Stories by CheapCaribbean

Brewing Up Eco-Friendly Tips

October 2, 2019 0 Comments

Is there a better pairing than beaches and beer? Let’s add a twist of conservatism to this classic combo with a few fun ways to help protect the planet while enjoying our favorite Caribbean brews.

Sipped, Not Stirred

One great reason to choose beer over fruity cocktails: no plastic straws! (As if you needed an excuse.) But really, those straws often end up in the ocean and get ingested by marine life. So, pop one open and say “cheers.”

Person in hammock holding Sol beer with ocean in the background.

Cheers to this hammock and this view! (Photo by: @drgrowley)

Crush It

While we’re never ones to turn down a Jamaican Red Stripe, aluminum cans have a lighter environmental impact than glass bottles. They weigh less, are more likely to be recycled, and let’s be honest – that first crack of a pop-top can is so immensely satisfying!

Kalik Gold Beer with pool in the background.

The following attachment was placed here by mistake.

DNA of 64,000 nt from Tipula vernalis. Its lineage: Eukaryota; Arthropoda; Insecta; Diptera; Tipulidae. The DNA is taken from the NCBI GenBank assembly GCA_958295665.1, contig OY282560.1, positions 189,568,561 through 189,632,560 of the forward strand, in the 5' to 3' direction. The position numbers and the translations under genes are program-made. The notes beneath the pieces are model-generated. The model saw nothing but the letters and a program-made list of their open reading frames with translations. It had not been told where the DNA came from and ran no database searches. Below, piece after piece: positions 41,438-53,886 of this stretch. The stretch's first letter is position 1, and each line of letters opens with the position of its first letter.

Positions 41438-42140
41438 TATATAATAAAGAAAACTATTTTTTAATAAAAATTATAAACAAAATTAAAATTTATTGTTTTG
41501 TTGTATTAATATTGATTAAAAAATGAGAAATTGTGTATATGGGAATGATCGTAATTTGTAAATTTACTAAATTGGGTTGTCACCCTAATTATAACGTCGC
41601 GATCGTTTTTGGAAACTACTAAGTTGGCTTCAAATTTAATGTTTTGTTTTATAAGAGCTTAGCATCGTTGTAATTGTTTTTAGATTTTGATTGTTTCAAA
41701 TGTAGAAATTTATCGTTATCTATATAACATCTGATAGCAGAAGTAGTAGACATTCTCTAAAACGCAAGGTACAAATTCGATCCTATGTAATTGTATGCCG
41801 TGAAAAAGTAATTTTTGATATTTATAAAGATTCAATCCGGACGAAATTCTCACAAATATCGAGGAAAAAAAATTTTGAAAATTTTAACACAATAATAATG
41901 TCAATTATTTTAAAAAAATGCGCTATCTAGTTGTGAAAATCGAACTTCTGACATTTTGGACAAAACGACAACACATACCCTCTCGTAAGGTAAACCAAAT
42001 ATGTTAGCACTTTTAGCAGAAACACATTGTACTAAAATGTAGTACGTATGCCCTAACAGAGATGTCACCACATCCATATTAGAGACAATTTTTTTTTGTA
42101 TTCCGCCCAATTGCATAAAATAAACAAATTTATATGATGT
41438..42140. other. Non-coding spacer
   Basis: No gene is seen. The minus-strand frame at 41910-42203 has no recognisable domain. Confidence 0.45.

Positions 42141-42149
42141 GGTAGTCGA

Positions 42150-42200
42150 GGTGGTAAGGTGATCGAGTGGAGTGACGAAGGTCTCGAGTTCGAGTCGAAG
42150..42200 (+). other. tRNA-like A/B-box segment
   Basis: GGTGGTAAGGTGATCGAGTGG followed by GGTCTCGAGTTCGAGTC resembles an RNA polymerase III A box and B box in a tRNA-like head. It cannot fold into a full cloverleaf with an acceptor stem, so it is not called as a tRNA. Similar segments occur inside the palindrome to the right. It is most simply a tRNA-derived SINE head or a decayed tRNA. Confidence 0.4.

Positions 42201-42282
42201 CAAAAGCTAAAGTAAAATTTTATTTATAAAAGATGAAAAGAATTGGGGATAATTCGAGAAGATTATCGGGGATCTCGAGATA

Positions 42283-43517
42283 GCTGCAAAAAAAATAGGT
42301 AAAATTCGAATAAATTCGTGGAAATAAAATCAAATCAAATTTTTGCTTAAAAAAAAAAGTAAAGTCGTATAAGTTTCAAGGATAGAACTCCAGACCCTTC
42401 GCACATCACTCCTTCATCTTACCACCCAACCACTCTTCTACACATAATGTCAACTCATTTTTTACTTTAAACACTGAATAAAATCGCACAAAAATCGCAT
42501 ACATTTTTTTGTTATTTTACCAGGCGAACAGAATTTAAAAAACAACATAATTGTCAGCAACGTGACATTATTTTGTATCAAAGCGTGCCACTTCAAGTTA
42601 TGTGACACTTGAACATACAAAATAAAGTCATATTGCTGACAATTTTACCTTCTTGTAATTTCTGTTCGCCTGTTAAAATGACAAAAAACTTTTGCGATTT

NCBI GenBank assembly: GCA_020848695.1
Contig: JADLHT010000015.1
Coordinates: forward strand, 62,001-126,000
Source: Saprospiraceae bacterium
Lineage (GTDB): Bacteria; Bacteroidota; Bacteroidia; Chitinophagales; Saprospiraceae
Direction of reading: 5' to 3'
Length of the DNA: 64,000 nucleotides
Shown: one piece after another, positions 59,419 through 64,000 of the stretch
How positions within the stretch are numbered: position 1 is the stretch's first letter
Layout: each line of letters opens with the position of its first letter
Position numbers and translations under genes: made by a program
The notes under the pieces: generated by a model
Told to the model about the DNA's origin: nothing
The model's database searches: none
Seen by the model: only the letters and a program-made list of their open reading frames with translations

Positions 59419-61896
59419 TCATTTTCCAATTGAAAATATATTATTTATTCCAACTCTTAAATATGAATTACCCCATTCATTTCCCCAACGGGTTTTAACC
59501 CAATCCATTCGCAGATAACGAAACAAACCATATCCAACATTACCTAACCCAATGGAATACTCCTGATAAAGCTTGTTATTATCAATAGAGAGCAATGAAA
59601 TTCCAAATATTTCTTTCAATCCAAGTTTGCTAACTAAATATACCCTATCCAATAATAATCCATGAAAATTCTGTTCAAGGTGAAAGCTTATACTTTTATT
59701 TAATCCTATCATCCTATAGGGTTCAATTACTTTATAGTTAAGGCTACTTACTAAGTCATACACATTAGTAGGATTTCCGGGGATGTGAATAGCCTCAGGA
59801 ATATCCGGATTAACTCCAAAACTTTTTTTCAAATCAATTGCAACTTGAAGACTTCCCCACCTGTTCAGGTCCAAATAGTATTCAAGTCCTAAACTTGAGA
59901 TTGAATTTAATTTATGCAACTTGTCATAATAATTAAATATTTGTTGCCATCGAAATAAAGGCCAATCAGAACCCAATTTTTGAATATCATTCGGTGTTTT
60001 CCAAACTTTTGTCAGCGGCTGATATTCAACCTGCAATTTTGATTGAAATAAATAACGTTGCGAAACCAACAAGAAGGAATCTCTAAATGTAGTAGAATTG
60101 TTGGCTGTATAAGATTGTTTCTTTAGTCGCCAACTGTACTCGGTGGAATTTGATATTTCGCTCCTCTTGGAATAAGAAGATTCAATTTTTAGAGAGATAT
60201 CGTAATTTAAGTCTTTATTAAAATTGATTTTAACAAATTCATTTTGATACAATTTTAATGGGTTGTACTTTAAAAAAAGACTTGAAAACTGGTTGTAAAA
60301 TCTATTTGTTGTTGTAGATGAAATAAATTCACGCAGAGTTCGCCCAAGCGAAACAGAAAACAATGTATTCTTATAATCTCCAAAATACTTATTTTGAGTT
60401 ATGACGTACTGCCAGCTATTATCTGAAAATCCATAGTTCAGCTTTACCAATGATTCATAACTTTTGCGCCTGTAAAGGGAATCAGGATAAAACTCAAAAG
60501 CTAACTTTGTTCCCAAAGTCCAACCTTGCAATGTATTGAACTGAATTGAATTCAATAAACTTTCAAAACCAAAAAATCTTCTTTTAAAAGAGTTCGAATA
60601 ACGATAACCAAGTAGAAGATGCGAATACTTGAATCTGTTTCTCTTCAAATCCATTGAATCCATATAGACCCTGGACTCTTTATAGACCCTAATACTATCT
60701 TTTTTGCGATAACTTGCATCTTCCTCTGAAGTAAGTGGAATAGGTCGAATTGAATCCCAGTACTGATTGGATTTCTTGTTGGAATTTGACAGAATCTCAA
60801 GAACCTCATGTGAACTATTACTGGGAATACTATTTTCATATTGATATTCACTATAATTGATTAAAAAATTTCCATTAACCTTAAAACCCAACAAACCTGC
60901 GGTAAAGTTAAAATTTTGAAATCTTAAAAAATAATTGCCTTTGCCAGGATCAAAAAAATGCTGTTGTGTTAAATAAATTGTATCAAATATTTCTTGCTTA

Nothing better than cracking open a cold one poolside. (Photo by: @iiideuces)

Recycle It

No matter what kind of container you prefer, always check the bottom to see if it can be recycled. The big bummer with red plastic cups is that they are categorized as number-six plastic, which means that not every facility can take them.

Person holding Pacifico beer with pool in the background.

Beer tastes even better when you’re being environmentally friendly. (Photo by: @polly_cakess)

Find the Source

Better yet, skip the container altogether. Figure out what kind of draught beer the locals prefer and order it straight from the tap. In Aruba, the national beer is Balashi; in the Cayman Islands, you can sample CayBrew right inside the brewery where it’s made!

Draft beer in hand on resort beach.

Fresh off the tap with the best view! (Photo by: @venisonandvodka)

Whatever type of draft you prefer, you can help save the environment, while enjoying a beachy brew. Find out how you can help save the ocean now, while you’re planning your next vacay to Riviera Maya or Jamaica.

Sarika Chawla